I can’t believe I forgot about writing a final blog about the Hak-dong neighborhood in Gwangju. I think after the last post in January, it was going to be the last time, but chance afforded me, my wife, and Isaiah two more visits before it was gone. After my previous trip at the end of May this year, a lot was going on for me. Besides my further explorations, I wrote an essay about urban exploration in Korea for the Royal Asiatic Society Korea Branch’s (RASKB) annual journal, Transactions that took a lot of my time away from writing consistent blog posts. The RASKB also graciously offered me the opportunity to give a lecture via Zoom on the same subject.

About ten days after our final visit to Hak-dong, excavators chewed at the bottom of one of the remaining buildings in the area, while on top of a rubble ramp, all that remained were a weak facade and portions of the building’s sides. Eventually, the structure gave way onto the streetway below, crushing a bus full of people. Nine people died, and eight suffered injuries in this preventable tragedy. Modern Korea has an extensive history of disasters occurring due to embezzlement, shoddy work, lack of foresight, and bballi bballi (빨리 빨리) culture. I will say that the desire to be modern and well-liked by the world trumps safety protocols in this country.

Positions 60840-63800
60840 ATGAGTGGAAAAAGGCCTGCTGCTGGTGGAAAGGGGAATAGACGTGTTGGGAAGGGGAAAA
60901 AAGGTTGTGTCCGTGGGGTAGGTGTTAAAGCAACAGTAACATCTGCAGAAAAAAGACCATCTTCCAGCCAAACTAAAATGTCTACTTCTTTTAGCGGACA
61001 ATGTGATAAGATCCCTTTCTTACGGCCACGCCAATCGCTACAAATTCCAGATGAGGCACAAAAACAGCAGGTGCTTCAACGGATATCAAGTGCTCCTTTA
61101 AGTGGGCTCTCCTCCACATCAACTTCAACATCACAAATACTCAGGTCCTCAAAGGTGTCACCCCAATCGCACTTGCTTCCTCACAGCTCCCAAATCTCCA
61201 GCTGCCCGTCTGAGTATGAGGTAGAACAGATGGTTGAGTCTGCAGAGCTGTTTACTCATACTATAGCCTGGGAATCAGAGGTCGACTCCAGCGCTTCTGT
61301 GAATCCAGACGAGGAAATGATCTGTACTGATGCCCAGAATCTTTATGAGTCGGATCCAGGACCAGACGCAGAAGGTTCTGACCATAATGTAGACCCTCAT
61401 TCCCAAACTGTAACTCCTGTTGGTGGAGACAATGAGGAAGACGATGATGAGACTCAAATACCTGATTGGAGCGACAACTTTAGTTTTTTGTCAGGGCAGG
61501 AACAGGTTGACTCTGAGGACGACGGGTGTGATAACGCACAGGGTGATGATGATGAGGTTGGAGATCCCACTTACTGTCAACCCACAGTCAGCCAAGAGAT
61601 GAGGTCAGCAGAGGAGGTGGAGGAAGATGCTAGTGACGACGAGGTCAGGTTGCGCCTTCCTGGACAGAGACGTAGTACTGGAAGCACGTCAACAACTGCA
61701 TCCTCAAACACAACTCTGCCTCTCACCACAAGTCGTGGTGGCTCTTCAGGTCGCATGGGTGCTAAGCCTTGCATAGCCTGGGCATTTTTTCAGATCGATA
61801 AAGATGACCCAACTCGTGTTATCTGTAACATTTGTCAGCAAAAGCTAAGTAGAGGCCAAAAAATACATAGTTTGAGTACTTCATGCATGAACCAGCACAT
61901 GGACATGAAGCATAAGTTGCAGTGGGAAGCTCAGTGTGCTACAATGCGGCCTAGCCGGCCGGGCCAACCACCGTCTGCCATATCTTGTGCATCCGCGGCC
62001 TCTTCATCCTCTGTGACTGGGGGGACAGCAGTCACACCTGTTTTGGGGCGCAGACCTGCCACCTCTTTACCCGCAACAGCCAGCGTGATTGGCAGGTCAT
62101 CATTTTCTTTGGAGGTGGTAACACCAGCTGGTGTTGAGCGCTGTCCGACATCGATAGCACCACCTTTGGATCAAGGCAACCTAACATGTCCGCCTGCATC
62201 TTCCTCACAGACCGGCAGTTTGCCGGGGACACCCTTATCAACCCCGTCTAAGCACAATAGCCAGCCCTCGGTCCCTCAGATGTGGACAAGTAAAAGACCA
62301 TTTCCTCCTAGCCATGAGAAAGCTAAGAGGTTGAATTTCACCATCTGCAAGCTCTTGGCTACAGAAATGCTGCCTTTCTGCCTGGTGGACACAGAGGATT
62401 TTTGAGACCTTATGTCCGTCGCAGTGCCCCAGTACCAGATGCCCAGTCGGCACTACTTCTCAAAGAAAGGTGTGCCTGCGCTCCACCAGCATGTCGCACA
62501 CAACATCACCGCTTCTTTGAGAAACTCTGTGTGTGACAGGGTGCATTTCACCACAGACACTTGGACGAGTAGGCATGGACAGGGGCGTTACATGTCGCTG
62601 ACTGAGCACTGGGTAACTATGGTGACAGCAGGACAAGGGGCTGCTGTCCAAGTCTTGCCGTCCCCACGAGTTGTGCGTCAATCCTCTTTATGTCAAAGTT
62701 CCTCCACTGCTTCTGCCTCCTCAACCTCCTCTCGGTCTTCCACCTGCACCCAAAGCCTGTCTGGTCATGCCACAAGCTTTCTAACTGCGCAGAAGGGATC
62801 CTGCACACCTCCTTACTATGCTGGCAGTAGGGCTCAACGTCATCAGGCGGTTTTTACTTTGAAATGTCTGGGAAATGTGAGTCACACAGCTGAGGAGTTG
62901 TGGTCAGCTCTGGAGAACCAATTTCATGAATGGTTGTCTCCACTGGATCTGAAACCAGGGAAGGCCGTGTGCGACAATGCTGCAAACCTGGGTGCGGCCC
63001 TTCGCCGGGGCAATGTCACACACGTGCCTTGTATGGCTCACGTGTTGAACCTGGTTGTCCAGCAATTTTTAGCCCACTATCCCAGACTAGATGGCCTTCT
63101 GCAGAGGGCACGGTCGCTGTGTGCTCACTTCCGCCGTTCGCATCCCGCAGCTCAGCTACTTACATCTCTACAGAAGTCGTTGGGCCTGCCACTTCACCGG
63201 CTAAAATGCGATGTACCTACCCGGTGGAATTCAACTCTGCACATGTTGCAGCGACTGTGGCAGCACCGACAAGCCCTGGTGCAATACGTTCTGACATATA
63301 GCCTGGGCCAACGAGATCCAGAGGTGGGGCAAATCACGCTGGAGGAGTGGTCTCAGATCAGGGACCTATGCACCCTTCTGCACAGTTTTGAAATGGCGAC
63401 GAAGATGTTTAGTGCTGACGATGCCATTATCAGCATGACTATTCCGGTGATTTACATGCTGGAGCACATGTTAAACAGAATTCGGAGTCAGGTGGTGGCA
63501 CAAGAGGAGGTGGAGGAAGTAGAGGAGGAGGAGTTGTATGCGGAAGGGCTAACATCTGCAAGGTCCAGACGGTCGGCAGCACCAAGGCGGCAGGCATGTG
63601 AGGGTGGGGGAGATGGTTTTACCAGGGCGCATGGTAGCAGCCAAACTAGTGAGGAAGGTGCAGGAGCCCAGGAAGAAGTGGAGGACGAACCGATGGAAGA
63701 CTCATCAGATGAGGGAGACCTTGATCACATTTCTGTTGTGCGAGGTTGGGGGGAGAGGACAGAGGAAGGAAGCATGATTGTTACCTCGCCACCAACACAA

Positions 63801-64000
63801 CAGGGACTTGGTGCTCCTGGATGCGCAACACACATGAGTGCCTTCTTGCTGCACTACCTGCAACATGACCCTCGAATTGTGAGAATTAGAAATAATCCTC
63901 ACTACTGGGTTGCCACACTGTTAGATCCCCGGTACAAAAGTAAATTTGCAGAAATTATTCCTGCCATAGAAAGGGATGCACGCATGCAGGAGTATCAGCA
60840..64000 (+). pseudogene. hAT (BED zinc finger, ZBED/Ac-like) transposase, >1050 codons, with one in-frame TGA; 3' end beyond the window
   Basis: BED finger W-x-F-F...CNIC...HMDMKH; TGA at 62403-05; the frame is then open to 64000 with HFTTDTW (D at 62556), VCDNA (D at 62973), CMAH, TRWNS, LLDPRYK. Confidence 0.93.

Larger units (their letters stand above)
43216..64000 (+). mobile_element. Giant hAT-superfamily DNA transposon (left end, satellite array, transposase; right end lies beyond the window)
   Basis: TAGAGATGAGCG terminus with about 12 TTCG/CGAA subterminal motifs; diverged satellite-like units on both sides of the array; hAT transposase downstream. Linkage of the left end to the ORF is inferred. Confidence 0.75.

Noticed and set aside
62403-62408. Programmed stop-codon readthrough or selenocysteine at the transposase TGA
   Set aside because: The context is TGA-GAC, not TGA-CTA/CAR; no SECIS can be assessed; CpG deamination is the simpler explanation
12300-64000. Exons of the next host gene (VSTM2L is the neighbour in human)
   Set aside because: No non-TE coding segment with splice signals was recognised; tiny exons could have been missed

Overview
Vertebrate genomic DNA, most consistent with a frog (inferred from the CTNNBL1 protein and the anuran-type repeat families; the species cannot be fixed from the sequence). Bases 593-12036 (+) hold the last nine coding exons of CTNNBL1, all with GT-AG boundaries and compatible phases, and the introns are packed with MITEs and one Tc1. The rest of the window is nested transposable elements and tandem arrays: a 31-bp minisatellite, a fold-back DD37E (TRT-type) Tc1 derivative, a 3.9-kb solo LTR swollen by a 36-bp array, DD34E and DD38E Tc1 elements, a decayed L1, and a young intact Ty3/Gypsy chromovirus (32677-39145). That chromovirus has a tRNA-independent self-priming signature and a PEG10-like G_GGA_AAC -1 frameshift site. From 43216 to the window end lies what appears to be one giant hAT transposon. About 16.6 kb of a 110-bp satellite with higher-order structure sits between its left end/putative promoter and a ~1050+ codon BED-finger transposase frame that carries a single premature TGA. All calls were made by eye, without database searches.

I took this photo about ten days before the collapse of the building, highlighted in the pink box. This was a slide used in my RASKB lecture in August.

The discussion about the impact of bballi bballi culture on Korea is worthy of podcasts and think pieces, but I’m here to share highlights from my last two visits to Hak-dong before the disaster. Let’s start with an abandoned shaman’s house, a place I’d had my eye on from my first visits to the area in 2018.

We paid a second visit to another shaman’s house; workers had been smashing glass and removing the wood paneling walls.

I’m always on the lookout for orphaned art, and the last two visits didn’t disappoint in that department. I love the K-pop star creepily inviting you to join him in the abandoned room.

It wouldn’t be a terrific outing if we didn’t find old Korean media from the 80s and 90s!

Here’s an old campaign flyer for the former president and Jeolla native Kim Dae-jung.

This set of pictures shows my favorite hanok explored during our January visit to the area. It was a uniquely designed hanok, with a wide foyer area. I remember seeing a similar layout in a former Chonnam National University professor’s hanok in Gyerim-dong. 

I’ll close this post out with a random assortment of scenes in our last Hak-dong visits.

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